Mummy Blogger Competition Runner Up Post Seven

As part of our recent Mummy Blogger competition they won the chance to be featured on our blog.

Here’s the seventh runner up for you to read:


This blog entry is a competition entry for the lovely Tots100/Alfresco competition, in which I write about my best ever holiday.

We never would have gone to Bordeaux, but, people were getting married and we were going to be there, if possible. I’d picked out a pink, floaty dress and MindReader had decided not to match his tie to it this time, much to my chagrin.

The Illness reared its head, of course. “I am not well enough to travel,” I said, dramatically, holding my hands up in the airport, tiredness washing over me as I did so.

“I know,” MindReader said, holding my gaze. “We’ll just get on the plane. Next steps, next steps.”

We spent an obscene amount on an airport lunch and I slept on the plane and, stepping out into the sun, I was overcome by that feeling I get only once a year. The French even have a word for it: depaysement, which translates to ‘the feeling one gets when one is not in one’s home country.”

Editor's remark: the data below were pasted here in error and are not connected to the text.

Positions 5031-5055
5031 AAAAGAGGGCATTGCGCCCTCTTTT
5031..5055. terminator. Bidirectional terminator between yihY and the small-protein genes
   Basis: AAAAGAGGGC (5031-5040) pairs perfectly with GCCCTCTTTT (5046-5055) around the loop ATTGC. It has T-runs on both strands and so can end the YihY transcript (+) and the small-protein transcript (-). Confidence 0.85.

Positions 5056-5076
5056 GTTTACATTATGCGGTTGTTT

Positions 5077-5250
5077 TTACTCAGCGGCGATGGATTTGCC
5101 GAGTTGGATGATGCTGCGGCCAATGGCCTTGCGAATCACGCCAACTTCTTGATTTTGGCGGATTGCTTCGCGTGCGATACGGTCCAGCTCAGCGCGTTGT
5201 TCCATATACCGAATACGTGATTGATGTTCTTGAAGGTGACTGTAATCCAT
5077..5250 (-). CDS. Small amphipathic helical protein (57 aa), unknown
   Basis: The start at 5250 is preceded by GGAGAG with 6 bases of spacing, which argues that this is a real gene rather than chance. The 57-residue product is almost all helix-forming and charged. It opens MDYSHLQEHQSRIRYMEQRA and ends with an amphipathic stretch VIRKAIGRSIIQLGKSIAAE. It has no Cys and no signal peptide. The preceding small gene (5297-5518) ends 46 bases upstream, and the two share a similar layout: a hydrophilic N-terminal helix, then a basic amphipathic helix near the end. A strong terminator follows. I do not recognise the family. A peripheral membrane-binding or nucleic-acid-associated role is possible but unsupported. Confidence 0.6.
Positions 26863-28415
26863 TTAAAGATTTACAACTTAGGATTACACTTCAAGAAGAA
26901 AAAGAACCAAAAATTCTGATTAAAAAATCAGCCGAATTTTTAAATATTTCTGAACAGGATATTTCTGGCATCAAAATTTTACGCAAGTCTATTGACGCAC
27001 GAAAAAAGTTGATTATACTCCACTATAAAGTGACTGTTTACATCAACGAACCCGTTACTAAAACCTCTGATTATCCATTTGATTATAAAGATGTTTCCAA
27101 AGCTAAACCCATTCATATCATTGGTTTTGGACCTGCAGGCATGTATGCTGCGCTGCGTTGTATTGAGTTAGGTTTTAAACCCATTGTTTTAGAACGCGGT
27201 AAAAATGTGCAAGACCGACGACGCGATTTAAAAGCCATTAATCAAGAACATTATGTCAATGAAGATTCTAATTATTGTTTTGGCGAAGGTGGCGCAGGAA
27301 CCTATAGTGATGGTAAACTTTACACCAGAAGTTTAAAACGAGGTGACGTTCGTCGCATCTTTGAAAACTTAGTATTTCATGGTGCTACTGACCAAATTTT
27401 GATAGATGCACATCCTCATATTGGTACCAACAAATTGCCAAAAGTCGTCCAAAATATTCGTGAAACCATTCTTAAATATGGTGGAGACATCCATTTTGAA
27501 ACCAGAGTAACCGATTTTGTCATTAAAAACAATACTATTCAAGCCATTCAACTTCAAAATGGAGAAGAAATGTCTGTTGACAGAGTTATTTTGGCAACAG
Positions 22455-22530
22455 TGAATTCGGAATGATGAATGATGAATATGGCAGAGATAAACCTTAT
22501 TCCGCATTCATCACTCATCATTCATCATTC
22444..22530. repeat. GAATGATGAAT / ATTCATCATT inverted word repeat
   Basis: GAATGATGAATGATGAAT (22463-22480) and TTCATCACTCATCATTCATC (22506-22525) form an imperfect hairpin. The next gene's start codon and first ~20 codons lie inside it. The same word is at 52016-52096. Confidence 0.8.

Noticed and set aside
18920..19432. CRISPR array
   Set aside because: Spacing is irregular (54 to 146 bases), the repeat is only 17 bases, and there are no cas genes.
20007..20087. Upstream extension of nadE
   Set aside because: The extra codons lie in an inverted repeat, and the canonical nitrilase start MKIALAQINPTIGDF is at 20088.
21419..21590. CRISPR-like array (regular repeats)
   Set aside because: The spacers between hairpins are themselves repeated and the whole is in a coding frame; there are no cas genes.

And, on that holiday, almost six happy months ago, depaysement describes exactly how I felt, and how things changed.

We lounged on sunbeds, books with curled corners discarded as we felt only the sun on our bodies. We went, giggling, in search of the sea which we could hear over the sanddunes but not see. We lazed about on windy patios, drinking crisp white wine and looking out onto satisfyingly symmetrical vineyards. We went for pizza at midnight in Andernos de Bains, our fingers oily and smelling of garlic as we walked home, hand-in-hand. We went house-hunting, looking idly at prices and imagining a life where we breakfasted on brie out on the decking. I wore things I would never wear in England; mad hats and playsuits and jazzy flip flops. We toasted ourselves, my health (cautiously), each other, the happiness we made, over drinks that looked like liquid velvet in the candlelight.

And I wasn’t really very well – no, not then – but the illness seemed less relevant somehow.

We landed in Birmingham on a blustery August afternoon. “Holiday is over,” I said. “Back to worrying.”

“Not at all,” MindReader said, dropping a kiss on my forehead. “New you.”

And he was right.

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